For a New York Times article What is it About Mormonism?, the following lines which made me guffaw:
The framers recognized, of course, that a candidate’s religion (or lack thereof) would enter political debate, and they were prohibiting only a formal test for taking office. But they were also giving their imprimatur to Jefferson’s appealing notion that a person’s beliefs about religion were no more relevant to his politics than his beliefs about geometry.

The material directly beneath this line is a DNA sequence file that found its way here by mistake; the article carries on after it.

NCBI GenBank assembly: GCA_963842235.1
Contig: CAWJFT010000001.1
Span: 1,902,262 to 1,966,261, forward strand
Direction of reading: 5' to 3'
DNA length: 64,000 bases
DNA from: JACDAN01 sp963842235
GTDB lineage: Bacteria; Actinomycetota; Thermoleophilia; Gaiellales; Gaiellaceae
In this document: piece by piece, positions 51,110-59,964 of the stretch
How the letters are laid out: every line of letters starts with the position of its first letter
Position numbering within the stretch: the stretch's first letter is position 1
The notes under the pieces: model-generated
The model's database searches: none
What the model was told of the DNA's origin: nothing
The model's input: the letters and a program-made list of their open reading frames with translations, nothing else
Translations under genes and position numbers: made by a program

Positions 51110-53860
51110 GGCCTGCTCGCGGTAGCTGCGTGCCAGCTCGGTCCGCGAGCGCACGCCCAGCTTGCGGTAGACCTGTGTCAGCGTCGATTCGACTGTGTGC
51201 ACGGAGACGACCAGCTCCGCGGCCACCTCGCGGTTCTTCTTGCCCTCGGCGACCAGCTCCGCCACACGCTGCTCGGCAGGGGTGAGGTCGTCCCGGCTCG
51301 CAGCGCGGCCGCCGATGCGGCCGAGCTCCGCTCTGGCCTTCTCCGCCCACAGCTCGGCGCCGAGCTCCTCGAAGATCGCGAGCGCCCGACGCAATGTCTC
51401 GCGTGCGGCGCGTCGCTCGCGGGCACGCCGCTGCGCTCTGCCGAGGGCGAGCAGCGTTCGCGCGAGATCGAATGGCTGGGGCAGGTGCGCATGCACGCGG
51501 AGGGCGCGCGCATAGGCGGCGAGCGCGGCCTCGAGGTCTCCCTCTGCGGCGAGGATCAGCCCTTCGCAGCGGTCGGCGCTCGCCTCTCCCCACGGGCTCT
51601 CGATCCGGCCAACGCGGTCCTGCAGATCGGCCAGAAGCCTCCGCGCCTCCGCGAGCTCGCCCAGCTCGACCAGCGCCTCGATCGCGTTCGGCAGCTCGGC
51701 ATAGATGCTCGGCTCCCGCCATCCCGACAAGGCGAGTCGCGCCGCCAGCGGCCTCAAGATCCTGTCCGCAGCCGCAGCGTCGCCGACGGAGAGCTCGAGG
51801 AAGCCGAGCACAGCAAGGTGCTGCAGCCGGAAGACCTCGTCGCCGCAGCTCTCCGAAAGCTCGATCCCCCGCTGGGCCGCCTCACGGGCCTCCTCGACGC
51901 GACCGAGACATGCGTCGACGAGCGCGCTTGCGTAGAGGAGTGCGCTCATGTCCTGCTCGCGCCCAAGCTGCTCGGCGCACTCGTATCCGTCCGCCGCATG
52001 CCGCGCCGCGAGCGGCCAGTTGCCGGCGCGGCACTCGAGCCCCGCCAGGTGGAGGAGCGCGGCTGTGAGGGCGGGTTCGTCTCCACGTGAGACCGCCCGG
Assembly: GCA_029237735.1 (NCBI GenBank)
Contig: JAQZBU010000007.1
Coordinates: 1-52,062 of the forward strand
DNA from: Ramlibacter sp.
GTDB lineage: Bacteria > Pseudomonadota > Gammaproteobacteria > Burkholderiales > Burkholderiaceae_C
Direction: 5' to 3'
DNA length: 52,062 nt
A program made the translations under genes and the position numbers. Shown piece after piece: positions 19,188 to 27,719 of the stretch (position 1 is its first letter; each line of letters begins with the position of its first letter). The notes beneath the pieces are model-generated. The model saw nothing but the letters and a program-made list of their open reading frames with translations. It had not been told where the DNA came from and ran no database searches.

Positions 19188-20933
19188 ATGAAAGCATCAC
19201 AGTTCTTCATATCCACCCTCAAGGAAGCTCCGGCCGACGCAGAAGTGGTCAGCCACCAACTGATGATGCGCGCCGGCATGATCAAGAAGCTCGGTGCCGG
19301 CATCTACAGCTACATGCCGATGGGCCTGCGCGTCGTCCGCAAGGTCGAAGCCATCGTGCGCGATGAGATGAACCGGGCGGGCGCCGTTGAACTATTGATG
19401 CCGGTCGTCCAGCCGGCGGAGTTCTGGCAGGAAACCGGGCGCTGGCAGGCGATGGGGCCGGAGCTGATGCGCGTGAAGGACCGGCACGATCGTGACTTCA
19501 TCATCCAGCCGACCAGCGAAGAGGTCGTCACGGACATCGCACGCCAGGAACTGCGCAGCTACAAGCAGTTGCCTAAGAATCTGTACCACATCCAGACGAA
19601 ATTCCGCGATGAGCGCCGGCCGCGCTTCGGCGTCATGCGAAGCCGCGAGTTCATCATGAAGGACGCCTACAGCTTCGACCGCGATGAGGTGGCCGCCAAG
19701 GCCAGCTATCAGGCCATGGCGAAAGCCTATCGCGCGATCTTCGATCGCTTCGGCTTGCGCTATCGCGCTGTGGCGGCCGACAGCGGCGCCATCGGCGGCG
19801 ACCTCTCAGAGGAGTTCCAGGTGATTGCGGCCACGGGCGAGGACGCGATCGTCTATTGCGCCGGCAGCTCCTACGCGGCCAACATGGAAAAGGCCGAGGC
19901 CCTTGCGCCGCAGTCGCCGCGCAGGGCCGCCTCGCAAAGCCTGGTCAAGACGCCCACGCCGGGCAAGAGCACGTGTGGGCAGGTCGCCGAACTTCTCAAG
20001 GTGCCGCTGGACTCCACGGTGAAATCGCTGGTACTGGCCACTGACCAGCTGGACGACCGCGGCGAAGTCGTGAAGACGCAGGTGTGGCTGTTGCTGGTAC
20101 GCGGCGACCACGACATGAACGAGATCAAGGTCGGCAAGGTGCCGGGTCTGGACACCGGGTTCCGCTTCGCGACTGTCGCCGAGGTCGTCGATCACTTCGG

Leaving aside jokes about the candidates debating whether the universe is open, flat, or closed, I’m guessing that the Renaissance man Jefferson would actually have cared quite profoundly about a candidate’s mastery of geometry.
Update: See this is exactly a case of extralusionary intelligence: Wim points out in the comments that the Virginia Statute of Religious Freedom included not just a reference not just to religion mattering no more than view on geometry, but also views on physics. Oh Thomas, why have you forsaken me?